Sep 20 – 24, 2010
Aachen, Germany
Europe/Zurich timezone

Radiation-hard ASICS for optical data transmission in the first phase of the LHC upgrade

Sep 22, 2010, 9:50 AM
25m
Aula

Aula

Oral ASICs ASICs

Speaker

Prof. K.K. Gan (The Ohio State University)

Description

The LHC at CERN will be upgraded in two phases to increase the design luminosity by a factor of ten. The ATLAS experiment plans to add a new pixel layer to the current pixel detector during the first phase of the upgrade. The optical data transmission will also be upgraded to handle the high data transmission speed. A new driver and receiver ASIC has been designed for this new generation of optical links to incorporate the experience gained from the current system, including redundancy circuitry to bypass a bad channel in a VCSEL or PIN array.

Summary

The LHC at CERN is currently being commissioned to be the highest energy collider in the world. In addition, planning has already been initiated to increase the design luminosity by a factor of ten in two phases. The ATLAS experiment plans to add a new pixel layer to the current pixel detector during the first phase of the upgrade. The optical data transmission will also be upgraded to handle the high data transmission speed. An ASIC with multiple circuits has been designed for this new generation of optical links to incorporate the experience gained from the current system.

The ASIC has been designed using 130 nm CMOS process. It contains both driver and receiver chips to couple to a 12-channel VCSEL or PIN array where one channel of each array is designated as a spare. This allows redundancy in both directions to bypass a bad VCSEL or PIN channel. The ASIC contains four VCSEL driver chips, four PIN receiver chips, and the associated circuitry to control the re-routing of the signals to the spare channels.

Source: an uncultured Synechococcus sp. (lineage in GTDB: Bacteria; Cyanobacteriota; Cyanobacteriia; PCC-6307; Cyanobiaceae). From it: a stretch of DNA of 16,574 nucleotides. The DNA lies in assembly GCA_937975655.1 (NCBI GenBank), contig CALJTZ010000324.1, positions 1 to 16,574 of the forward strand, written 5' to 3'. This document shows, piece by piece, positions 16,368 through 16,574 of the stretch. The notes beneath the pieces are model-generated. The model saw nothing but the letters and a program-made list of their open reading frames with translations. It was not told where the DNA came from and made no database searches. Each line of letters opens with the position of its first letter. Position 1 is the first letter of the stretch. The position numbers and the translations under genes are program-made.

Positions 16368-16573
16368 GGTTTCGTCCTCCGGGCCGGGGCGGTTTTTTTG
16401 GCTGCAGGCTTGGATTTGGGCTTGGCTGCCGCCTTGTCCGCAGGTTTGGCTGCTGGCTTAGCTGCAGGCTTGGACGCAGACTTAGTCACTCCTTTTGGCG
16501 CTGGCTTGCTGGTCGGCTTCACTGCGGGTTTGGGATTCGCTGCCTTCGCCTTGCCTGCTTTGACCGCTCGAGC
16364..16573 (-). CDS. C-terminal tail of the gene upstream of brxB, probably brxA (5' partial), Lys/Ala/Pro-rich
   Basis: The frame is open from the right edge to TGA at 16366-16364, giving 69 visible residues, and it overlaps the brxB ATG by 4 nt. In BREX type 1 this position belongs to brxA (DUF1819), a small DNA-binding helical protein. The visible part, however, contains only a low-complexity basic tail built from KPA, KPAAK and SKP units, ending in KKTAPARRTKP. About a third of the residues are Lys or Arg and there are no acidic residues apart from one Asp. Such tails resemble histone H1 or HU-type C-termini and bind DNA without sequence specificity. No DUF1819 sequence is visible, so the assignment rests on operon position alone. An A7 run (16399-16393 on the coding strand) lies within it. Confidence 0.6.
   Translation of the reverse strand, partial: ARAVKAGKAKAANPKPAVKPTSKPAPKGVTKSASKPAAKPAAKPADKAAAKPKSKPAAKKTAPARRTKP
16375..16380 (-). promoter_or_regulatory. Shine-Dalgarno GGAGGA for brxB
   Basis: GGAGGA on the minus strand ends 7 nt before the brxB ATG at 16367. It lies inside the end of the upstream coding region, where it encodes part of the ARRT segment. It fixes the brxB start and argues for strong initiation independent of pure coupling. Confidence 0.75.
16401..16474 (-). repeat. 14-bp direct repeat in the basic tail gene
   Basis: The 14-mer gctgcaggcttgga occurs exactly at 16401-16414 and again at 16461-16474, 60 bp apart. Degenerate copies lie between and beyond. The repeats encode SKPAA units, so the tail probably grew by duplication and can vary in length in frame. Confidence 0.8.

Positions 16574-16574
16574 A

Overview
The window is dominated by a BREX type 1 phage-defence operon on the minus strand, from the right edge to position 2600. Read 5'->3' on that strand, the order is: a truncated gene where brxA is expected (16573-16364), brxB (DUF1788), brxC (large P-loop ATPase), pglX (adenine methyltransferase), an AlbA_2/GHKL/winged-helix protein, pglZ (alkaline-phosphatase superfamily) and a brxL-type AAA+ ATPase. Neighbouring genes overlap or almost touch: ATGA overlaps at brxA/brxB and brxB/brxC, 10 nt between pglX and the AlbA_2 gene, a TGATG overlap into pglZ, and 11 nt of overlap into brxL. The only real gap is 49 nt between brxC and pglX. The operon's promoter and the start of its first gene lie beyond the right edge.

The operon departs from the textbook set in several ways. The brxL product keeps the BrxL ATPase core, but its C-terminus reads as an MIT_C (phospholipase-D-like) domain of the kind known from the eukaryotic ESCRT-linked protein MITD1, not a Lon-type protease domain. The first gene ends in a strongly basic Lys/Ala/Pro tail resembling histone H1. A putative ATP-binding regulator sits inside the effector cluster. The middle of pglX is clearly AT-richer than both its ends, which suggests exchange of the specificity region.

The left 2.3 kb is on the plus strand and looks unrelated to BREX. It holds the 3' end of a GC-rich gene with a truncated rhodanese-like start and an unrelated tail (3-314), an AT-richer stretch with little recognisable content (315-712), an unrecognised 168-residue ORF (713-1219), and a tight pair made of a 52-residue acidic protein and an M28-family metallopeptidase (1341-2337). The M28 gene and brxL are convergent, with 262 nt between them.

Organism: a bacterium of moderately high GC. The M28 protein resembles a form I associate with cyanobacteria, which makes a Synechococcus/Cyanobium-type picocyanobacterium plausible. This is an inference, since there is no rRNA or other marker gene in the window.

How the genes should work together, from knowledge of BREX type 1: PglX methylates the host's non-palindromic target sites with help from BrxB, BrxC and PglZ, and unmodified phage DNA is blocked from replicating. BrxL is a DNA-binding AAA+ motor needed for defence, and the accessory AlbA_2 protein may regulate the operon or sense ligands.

Each of the receiver contain a pre-amplification, a bi-phase mark (BPM) clock/data recovery circuit, and has low voltage differential signal (LVDS) outputs for both the clock and data. All receivers are designed to operate with BPM input of 40 Mb/s. One receiver includes circuitry to extend its speed to 80, 160, or 320 Mb/s. Two-channel multiplexers have been inserted in the post amplification paths of the non-spare receiver channels to allow the signal from the spare amplifier channel to be routed. In order to allow remote control of the chip, a command decoder has been included in three of the receivers. The command decoder has been designed to be single event upset (SEU) tolerance. The command word for configuring the chip is formed by a majority vote of the three command decoders. To further improve the SEU tolerance, all latches are based on a dual interlocked storage cell (DICE) latch.

The four driver channels are designed to operate up to 5 Gb/s. Each channel has an LVDS receiver, an 8-bit DAC, and a VCSEL driver. Two channels have the capability to add a pre-emphasis to the VCSEL modulation current. One channel is designated as the spare channel and contains a 16:1 multiplexer. The multiplexer allows routing of the received signal from any of the three channels to the spare channel output. The 8-bit DAC is used to set the VCSEL modulation current. To enable operation in case of a failure in the communication link to the command decoder, we have included a power on reset circuit that will set the VCSEL modulation current to 10 mA upon power up.

The ASIC will be irradiated with 24 GeV/c protons at CERN this summer. We will present the performance of the ASIC before and after the irradiation.

Primary author

Prof. K.K. Gan (The Ohio State University)

Presentation materials